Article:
Recent studies, including studies from our group have shown that somatic mutations in DNA methyltransferase type 3A (DNMT3A) are frequently associated with systemic mastocytosis (SM), myelodysplastic syndrome and AML. Importantly, the presence of this mutation is associated with poor prognosis and overall patient survival. We have shown that approximately 12% of patients with SM possess DNMT3A mutations, which are commonly co-expressed with an activating mutation of KIT (KITD816V in humans and KITD814V in mice). However, it is unclear how DNMT3A mutations contribute to myeloid lineage derived mast cell growth and differentiation either alone or in conjunction with KITD816V. Further, the mechanisms by which loss of DNMT3A impairs various mast cell functions either alone or in cooperation with KITD816V are poorly understood. Utilizing mice conditionally deficient in Dnmt3a in the hematopoietic compartment, we show that loss of Dnmt3a in vivo results in increased numbers of mast cells relative to controls. In vitro, loss of Dnmt3a results in accelerated and enhanced differentiation of mast cells from its bone marrow (BM) precursors. Previous studies have shown that the level of expression of the transcription factor, Microthalamia (MITF) (high MITF expression drives mast cell commitment) and CEBPα (high C/EBPα drives basophil commitment) in Basophil-Mast cell common progenitor (BMPs) drives the fate of these cells towards either basophilic lineage or mast cell lineage. To assess why loss of Dnmt3a results in increased mast cell lineage commitment, we performed RNAseq analysis and found elevated expression of MITF and a profound repression in the expression of C/EBPα in BM precursors. Importantly, restoring the expression of Dnmt3a in Dnmt3a deficient BM cells, completely restored enhanced differentiation, along with the expression of MITF and C/EBPα. To our surprise, no appreciable differences in the expression of Gata-1, Gata-2 or PU.1 were noted in the absence of Dnmt3a relative to controls. These results demonstrate that early loss of C/EBPα in Dnmt3a null cells contributes to enhanced maturation of mast cells from their precursors. We next assessed the growth and survival potential of Dnmt3a mast cells and found a significant increase in SCF-mediated growth of these cells compared to controls. Biochemical analysis revealed greater PI3Kinase activation in Dnmt3a null cells, and these findings were supported by genome wide transcriptome analysis involving Ingenuity pathway analysis (IPA) and Gene set enrichment analysis (GSEA). Importantly, mast cells derived from Dnmt3a null BM lacking the expression of p85α regulatory subunit of PI3Kinase (Dnmt3a-/-:p85α-/-) or pharmacologic inhibition of PI3Kinase completely corrected SCF induced hyper proliferation in these cells to near normal levels. The increase in PI3Kinase activity in Dnmt3a null cells was associated with the loss of PTEN expression. To understand how loss of Dnmt3a and expression of an oncogenic form of KIT cooperate to drive MPN, we generated mice in which the expression of oncogenic KIT was temporally and spatially regulated in a cell type and tissue specific manner using the Mx-Cre system along with the expression of Dnmt3a. Consistent with earlier studies, we observed that KitD814V/+ mutation alone only resulted in the development of lymphoid neoplasms. In contrast, Dnmt3a-/- :KitD814V/+ mice manifested robust signs of MPN development including splenomegaly with increased numbers of neutrophils and monocytes in the peripheral blood associated with a significant reduction in lymphoid cells including B cells. Importantly, we noted a 5-fold increase in the fraction of LSKs and GMPs in the BM of Dnmt3a-/- :KitD814V/+ mice compared to controls and consequently an increase in the presence of mature Gr-1 and Mac-1 positive myeloid cells in the BM, spleen and in the PB of these mice relative to controls. The observed MPN was more aggressive in Dnmt3a-/- :KitD814V/+ mice compared to Dnmt3a+/- :KitD814V/+ mice and of stem cell origin as transplantation of BM cells from these mice recapitulated the development of MPN in recipient mice, similar to that observed in the original animals. The impact of PI3Kinase inhibition on mitigating oncogenic KIT and loss of Dnmt3a induced MPN and overall survival will be discussed.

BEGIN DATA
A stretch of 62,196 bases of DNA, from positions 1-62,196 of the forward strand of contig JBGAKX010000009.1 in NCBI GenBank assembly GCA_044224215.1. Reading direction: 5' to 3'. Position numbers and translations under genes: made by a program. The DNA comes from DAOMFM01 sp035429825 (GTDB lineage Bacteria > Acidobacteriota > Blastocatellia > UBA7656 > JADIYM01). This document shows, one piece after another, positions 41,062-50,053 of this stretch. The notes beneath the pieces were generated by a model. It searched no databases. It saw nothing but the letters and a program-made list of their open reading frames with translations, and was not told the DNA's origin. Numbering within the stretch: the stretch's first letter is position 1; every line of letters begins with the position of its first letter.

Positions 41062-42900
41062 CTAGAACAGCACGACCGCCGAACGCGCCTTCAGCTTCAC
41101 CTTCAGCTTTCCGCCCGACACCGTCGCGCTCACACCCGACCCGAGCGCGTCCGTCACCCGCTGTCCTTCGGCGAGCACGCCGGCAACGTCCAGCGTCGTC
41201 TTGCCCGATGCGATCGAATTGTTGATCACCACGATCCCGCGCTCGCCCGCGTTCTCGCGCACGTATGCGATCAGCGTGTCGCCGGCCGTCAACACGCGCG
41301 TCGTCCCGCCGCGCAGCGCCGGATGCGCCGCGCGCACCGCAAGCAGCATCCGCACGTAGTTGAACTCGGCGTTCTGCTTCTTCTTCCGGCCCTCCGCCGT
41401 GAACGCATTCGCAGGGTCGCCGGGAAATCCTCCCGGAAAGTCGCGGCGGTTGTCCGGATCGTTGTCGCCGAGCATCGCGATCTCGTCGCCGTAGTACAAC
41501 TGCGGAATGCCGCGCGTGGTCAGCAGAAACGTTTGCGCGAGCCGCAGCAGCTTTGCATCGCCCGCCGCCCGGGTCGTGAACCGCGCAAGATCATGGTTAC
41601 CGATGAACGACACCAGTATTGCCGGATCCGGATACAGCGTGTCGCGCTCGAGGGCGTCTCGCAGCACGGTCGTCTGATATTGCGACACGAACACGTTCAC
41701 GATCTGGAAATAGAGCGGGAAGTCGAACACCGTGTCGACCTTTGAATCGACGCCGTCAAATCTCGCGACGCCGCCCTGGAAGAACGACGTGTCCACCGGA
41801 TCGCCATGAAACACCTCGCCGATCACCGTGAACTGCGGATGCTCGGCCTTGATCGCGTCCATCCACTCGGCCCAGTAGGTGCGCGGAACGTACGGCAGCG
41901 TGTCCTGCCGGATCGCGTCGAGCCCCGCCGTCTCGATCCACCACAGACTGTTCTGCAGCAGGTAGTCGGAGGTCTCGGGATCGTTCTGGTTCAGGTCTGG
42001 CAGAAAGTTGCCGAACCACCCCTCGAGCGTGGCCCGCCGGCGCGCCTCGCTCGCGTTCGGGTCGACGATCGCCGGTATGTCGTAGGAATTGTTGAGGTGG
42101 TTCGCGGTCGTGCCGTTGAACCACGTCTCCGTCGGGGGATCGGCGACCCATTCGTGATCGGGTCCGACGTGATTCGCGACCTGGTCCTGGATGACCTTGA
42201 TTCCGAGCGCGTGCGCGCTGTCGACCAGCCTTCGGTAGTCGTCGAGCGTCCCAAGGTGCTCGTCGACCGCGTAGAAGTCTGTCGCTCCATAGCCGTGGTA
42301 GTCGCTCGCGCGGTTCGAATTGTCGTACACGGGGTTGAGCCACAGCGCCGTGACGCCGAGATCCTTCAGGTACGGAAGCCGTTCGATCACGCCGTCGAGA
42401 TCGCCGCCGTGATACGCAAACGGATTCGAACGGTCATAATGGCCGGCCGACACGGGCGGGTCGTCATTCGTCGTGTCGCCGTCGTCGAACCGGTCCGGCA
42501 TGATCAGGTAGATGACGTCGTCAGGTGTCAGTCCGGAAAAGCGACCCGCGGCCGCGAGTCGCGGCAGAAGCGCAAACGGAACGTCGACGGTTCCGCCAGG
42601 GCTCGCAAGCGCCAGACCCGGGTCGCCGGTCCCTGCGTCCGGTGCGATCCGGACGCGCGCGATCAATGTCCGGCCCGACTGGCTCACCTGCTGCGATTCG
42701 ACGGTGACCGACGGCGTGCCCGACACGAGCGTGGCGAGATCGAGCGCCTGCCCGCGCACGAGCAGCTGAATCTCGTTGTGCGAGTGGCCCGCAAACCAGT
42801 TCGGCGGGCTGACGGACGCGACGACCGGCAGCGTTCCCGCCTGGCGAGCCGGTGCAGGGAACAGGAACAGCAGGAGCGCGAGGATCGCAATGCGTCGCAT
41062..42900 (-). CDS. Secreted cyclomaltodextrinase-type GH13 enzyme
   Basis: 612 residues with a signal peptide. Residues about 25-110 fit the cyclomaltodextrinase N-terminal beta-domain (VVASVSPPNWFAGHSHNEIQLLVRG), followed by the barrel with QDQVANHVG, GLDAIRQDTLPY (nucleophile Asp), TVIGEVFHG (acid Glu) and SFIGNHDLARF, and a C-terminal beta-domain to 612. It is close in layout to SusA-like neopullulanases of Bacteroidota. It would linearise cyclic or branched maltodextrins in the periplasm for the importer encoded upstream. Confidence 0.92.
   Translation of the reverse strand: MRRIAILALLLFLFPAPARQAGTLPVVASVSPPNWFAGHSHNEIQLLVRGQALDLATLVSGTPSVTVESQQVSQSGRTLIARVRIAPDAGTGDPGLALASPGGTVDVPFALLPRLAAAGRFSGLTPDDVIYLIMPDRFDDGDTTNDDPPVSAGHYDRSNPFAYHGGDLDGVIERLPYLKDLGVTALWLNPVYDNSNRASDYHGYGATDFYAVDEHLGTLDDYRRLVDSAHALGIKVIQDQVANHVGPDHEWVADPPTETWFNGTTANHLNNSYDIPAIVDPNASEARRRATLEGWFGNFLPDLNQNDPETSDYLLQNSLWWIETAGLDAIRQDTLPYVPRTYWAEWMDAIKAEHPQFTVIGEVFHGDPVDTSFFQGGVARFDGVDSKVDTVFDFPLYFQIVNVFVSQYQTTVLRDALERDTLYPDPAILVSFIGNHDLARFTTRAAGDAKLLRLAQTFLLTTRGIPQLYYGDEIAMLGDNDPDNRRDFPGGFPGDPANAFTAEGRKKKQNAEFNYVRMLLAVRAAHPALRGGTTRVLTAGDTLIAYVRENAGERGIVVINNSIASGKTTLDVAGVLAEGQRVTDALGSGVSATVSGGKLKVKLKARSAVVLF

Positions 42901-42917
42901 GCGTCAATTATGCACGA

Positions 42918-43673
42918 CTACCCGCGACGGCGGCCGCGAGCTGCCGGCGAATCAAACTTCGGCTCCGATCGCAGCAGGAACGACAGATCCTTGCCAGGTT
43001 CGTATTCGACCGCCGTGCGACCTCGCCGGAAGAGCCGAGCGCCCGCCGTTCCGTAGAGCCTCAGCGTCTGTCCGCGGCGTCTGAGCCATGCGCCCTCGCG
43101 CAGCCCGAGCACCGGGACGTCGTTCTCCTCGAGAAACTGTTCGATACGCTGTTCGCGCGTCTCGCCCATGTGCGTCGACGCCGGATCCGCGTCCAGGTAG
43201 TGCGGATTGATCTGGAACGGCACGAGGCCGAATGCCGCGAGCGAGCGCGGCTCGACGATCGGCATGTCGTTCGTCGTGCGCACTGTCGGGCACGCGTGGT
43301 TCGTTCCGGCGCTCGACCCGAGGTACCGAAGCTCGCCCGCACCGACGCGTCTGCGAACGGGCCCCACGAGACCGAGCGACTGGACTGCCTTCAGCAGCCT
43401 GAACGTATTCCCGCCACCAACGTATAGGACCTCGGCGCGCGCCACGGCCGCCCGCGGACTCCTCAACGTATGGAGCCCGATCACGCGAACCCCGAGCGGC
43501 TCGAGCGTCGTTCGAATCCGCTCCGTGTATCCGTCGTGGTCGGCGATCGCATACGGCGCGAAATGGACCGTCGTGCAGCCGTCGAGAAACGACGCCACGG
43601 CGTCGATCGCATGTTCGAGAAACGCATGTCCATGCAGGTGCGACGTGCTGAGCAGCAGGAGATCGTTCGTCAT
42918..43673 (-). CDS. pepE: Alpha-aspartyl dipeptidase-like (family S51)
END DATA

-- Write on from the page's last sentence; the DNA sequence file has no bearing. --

No relevant conflicts of interest to declare.

Author notes


Asterisk with author names denotes non-ASH members.